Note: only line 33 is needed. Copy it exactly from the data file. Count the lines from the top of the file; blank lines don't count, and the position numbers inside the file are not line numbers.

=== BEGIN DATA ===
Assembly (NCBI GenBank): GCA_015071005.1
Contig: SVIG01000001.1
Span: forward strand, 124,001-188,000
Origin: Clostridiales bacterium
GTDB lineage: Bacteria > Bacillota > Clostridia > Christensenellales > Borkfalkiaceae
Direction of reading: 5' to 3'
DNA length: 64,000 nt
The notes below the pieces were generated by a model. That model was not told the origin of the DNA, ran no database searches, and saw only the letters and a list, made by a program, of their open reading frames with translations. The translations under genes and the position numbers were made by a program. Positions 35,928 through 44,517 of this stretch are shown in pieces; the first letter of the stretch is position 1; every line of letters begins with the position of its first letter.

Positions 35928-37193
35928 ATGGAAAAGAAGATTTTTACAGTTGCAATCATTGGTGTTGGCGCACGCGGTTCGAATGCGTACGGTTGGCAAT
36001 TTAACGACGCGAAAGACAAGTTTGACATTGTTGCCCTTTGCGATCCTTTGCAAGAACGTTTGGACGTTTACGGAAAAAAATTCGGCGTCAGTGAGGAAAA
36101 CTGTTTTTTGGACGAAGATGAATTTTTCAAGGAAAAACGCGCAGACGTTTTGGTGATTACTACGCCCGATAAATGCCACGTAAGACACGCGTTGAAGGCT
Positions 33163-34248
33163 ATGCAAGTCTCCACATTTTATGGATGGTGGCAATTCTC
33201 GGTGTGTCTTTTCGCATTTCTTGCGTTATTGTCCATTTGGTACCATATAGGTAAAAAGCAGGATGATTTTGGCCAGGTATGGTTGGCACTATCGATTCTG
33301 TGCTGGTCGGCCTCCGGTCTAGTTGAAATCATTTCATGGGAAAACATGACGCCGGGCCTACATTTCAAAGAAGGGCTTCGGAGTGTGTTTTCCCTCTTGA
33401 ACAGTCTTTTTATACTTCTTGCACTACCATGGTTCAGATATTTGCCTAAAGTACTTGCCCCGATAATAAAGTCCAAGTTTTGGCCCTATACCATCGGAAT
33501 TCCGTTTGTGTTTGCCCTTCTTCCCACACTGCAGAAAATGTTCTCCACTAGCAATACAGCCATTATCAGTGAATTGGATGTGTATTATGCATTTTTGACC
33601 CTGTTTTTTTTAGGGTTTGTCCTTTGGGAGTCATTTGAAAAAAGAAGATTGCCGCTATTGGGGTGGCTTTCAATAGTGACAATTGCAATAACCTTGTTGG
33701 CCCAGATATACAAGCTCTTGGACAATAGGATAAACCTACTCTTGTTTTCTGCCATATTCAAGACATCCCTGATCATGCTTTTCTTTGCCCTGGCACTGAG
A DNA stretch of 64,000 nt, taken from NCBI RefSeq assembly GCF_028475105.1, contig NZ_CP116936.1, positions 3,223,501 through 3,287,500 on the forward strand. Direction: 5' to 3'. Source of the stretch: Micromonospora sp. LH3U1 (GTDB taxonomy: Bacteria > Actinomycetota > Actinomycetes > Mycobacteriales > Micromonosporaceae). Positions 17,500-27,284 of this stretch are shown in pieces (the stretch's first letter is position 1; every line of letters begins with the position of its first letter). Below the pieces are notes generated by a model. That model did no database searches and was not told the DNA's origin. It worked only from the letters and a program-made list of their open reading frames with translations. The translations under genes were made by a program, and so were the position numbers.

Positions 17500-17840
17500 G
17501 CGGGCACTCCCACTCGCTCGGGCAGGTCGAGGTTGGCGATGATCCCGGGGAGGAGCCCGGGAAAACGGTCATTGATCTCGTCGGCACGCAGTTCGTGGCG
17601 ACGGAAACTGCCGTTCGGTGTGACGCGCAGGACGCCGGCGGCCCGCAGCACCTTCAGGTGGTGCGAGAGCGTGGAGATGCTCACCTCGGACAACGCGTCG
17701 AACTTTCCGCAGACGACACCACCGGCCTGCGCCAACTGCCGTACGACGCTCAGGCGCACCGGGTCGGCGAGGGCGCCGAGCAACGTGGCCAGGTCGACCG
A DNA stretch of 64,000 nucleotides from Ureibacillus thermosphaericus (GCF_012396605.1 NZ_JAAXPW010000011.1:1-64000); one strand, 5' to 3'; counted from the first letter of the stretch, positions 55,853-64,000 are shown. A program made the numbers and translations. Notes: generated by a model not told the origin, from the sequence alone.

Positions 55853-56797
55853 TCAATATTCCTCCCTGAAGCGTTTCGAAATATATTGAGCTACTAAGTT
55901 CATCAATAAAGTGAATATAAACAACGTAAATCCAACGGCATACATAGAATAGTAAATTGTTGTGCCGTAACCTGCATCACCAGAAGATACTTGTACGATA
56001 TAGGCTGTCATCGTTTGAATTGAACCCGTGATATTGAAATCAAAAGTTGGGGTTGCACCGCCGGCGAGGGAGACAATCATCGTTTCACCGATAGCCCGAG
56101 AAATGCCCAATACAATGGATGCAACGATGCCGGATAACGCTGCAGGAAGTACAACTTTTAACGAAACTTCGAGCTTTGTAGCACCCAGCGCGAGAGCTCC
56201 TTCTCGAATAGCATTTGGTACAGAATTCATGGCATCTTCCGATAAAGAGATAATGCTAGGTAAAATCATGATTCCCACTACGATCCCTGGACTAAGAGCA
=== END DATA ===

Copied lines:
56201 TTCTCGAATAGCATTTGGTACAGAATTCATGGCATCTTCCGATAAAGAGATAATGCTAGGTAAAATCATGATTCCCACTACGATCCCTGGACTAAGAGCA